Last Updated: Wednesday, 01 October 2014, 08:57 GMT

Amnesty International Report 2007 - Nicaragua

Publisher Amnesty International
Publication Date 23 May 2007
Cite as Amnesty International, Amnesty International Report 2007 - Nicaragua , 23 May 2007, available at: http://www.refworld.org/docid/46558eda7.html [accessed 1 October 2014]
DisclaimerThis is not a UNHCR publication. UNHCR is not responsible for, nor does it necessarily endorse, its content. Any views expressed are solely those of the author or publisher and do not necessarily reflect those of UNHCR, the United Nations or its Member States.

REPUBLIC OF NICARAGUA

Head of state and government: Enrique Bolaños
Death penalty: abolitionist for all crimes
International Criminal Court: not ratified


Increasing levels of sexual and domestic violence were reported. Former agricultural workers suffering health problems as a result of the use of pesticide continued to protest at their treatment.

Background

In April, the Central America Free Trade Agreement, which includes the USA, the Dominican Republic and other Central American states, came into effect.

In October, the National Assembly approved a bill which outlawed all forms of abortion. Previously abortions had been permitted in cases where the woman's life was at risk. The President signed the bill into law in November.

Presidential and legistlative elections were held in November. The candidate of the Sandinista National Liberation Front, Daniel Ortega, won. He was due to assume the presidency in January 2007.

Violence against women

In a report submitted to the Inter-American Commission on Human Rights, national women's organizations raised concerns about increasing levels of violence against women. The inadequate response of the authorities remained a serious concern.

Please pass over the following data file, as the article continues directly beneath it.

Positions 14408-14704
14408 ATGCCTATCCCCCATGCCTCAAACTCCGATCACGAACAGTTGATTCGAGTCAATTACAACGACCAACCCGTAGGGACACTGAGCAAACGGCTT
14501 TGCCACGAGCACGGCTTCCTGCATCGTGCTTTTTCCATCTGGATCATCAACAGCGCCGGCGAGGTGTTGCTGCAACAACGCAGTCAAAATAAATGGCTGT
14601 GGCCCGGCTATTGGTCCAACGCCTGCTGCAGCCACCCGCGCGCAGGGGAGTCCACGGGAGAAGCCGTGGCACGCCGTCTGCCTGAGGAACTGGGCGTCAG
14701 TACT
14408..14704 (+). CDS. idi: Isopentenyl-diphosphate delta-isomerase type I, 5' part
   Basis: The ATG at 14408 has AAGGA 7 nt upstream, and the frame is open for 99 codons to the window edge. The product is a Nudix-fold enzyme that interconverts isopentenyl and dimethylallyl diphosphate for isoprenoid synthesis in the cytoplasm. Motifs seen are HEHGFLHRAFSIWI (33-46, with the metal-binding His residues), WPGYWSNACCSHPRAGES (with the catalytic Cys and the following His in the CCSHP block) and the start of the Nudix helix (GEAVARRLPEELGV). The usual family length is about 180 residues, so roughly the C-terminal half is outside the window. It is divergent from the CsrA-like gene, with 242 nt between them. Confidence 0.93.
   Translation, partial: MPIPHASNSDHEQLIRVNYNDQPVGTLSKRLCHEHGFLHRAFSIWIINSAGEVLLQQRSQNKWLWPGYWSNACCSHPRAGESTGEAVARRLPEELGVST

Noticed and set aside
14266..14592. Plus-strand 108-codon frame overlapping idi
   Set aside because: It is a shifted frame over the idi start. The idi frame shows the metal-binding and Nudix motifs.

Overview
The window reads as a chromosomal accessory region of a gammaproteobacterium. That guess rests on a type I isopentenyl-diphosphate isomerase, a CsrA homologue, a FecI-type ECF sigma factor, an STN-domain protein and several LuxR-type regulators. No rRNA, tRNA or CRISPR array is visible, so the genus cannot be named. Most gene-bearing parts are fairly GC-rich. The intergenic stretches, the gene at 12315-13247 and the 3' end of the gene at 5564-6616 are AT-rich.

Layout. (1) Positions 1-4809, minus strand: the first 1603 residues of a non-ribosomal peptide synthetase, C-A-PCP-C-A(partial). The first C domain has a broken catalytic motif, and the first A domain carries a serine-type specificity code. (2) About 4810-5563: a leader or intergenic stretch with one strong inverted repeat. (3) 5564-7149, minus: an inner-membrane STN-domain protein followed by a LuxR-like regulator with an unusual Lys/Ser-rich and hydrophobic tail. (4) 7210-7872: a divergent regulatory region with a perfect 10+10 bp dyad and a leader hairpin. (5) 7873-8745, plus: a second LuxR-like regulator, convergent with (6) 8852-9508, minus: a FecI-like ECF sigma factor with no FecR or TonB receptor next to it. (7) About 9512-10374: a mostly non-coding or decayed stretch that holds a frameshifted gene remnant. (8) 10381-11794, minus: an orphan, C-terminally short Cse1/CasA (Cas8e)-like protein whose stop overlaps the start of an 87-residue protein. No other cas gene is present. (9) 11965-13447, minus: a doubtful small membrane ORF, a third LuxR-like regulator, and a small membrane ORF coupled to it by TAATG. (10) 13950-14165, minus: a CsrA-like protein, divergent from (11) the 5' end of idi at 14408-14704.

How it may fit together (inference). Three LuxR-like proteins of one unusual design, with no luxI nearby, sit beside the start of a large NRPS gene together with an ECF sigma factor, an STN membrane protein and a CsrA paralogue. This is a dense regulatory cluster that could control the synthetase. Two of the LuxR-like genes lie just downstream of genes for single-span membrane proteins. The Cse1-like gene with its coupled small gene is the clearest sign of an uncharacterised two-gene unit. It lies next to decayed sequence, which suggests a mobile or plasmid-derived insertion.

Economic, social and cultural rights

Poverty remained widespread with 80 per cent of the population living on less than US$2 a day, according to a 2006 report by the UN Development Programme (UNDP).

Former agricultural workers suffering health problems caused by exposure to the pesticide Nemagón protested against alleged irregularities and corruption in the way compensation had been paid to them. According to local non-governmental organizations, more than 1,383 people had died of Nemagón-related illnesses between 2003 and 2006.

Indigenous peoples

In June, Indigenous peoples complained publicly to the Inter-American Commission on Human Rights that the government was continuing to violate their rights. They alleged that Indigenous communal lands remained improperly demarcated and that the government continued to promote unregulated logging and award licences for the exploitation of natural resources without the informed consultation of Indigenous peoples living in the affected areas.

Lesbian, gay, bisexual and transgender people

The media reported homophobic comments made by the President in March. He was alleged to have ordered that a list of all members of his government "suspected" of being part of the "gay-lesbian world" be compiled so that he could dismiss them before leaving office in January 2007. Nicaragua continued to criminalize gay and lesbian relationships.

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